The Elasticity of English

10 years, 6 months ago

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Words mean what the culture wants them to mean, writes Renata Cosby. So be sure to take this into account when communicating in English to different international markets.



"When I use a word,” Humpty Dumpty said, in a rather scornful tone, “it means just what I choose it to mean, neither more nor less.”

“The question is,” said Alice, “whether you can make words mean so many different things.”

– Lewis Carroll, Through the Looking-Glass, The Folio Society 1962, p.69.

In the world of international media relations, Humpty Dumpty’s logic is alive and well. Some 400 million people worldwide speak English fluently as a second language, a number equal to that of native English speakers (source: The Economist, 16.12.06, p. 33).

English is the lingua franca of international affairs, business and science included. But which English is actually spoken or best used in a given environment? Too easily and too often the question is summarily settled: either UK or US English say the powers on high. The question however belies a greater problem, more unknown than overlooked.

Linguists maintain that English is an elastic language. It can absorb words from other languages while retaining its sovereign identity – or creating new ones. So when approaching international markets, the real question to be asked by businesses or universities and their media relations departments is not “Which English?” but rather “What form of English is spoken in our target market?” and to plan accordingly – because, really, whose language is it?

Wide assumption

It is a wide assumption, but assuming for a moment that all relevant departments of an international institution, in business or academia, are agreed on an international strategy, the strategy will next be translated into English. This step is where the first strains of what could lead to a breakdown of the strategy occur. Not because of any inherent weakness in the strategy, but rather due to a series of missteps, oversights and assumptions that result in profound confusion and eventual finger-pointing. It all starts here.

Ideally, after translation the strategy should be sent back to the management body for review. Why? Invariably subtle, unintentional changes will have been incorporated into the strategy during the translation process, changes which alter the strategy’s original meaning.

No matter how mundane it may seem, simple review of the translated document by the appropriate body would go a long way towards re-establishing the integrity of the document. Unfortunately, careful review usually falls to an underling whose orders are to ensure stylistic regularity, and who is far enough removed from power to guarantee respectful silence.

Missed differences

But by overlooking the importance of the review process, management misses outstanding differences in the interpretation of English that is often rife right among its own members – for many of whom English is a second or third language. There are two main reasons for this.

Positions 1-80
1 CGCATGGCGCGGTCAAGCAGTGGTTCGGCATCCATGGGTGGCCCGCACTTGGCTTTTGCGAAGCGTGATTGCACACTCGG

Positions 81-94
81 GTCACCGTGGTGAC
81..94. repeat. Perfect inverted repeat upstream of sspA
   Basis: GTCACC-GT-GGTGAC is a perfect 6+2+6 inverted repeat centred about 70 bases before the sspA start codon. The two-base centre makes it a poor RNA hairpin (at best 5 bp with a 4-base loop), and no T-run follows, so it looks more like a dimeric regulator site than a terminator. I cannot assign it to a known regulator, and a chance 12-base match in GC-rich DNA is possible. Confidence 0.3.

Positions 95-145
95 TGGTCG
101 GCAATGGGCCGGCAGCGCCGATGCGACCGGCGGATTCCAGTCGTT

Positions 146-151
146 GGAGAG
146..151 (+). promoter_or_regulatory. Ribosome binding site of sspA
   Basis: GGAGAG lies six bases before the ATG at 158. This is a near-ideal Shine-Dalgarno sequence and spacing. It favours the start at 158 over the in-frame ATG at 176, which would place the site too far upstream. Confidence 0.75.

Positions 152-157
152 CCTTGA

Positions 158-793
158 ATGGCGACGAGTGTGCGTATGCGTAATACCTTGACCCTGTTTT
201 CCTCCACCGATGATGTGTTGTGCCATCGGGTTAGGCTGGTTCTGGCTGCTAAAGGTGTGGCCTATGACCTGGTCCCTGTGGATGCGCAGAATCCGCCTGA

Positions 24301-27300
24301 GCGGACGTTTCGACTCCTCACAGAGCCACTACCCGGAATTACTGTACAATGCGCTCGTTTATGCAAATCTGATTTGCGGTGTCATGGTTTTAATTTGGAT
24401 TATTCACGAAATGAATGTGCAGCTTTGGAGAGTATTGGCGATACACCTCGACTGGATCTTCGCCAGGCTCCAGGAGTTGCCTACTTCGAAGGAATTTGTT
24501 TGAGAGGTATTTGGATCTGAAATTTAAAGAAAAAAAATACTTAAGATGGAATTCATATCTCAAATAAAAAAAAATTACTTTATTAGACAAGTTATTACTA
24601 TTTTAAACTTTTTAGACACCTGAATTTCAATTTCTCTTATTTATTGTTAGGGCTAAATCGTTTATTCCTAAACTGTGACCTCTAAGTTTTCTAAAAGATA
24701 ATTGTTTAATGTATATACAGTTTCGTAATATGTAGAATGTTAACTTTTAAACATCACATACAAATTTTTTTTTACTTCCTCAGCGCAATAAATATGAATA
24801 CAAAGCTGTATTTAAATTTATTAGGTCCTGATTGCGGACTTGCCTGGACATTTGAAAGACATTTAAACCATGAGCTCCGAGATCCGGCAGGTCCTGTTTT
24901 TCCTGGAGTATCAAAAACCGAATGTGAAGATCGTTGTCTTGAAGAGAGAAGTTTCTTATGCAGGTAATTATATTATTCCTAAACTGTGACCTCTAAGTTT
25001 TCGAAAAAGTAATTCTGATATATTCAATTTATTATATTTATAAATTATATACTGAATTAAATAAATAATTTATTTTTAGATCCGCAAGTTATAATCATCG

First, English must be understood within the context of the culture in which it is being spoken. Second, English must be understood within the context of the culture in which it was learned. If not, a ticking bomb of misunderstanding that may lead to possible though unintentional insult is sure to go off during implementation of the strategy in the international market.

The lesson here is that, for native English speakers, English spoken abroad is essentially a foreign language and should be treated accordingly. I come to this knowledge through uncomfortable experience.

• The setting: meetings in business and academia.
• The event: English as the agreed language.
• The result: I understood every word said but not one idea expressed. Mounting frustration and anxiety led to suppressed anger, none of which was conducive to communication. 

What was at play here was English as a foreign language to a native English speaker. The problem lay with me because as yet I was ignorant of this peculiar phenomenon; I labored under the unfortunate illusion that, as a native English speaker, I had a natural claim to the language. They were not being clear, I silently accused. Why can’t they make sense, I mocked. Whose language is it, indeed?

Language ownership

English is elastic; it has as many owners as it does versions and perversions. Failure to at least respect this notion could be what fuels the tendency to overlook the answer to “Which English does our target market speak?” and to then be surprised by the subsequent unraveling of the international strategy.

Universities and businesses increasingly establish ventures abroad where some form of English is used as the working language. As the department responsible for rolling out the institutions’ messages to the market, media relations should insist on taking an active role in the planning phase for these ventures.

Early on, for example, which English is spoken in the target market could be determined and mastered because make no mistake: English as a foreign language to native English speakers is nothing less than a new language that must be learned. If not, the department or even the institution may be consigned to odd man out status in already foreign territory. Drawing on its understanding of the communication process and network of contacts, media relations could play a key role helping to avoid some of the linguistic traps that leave black eyes and bruised feelings.


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The Author

Renata Cosby

Renata Cosby is a journalist specialised in global communications. Her mandates have included international media relations at ETH Zürich, one of the world’s leading science and technology universities. Ms Cosby is based in Switzerland.

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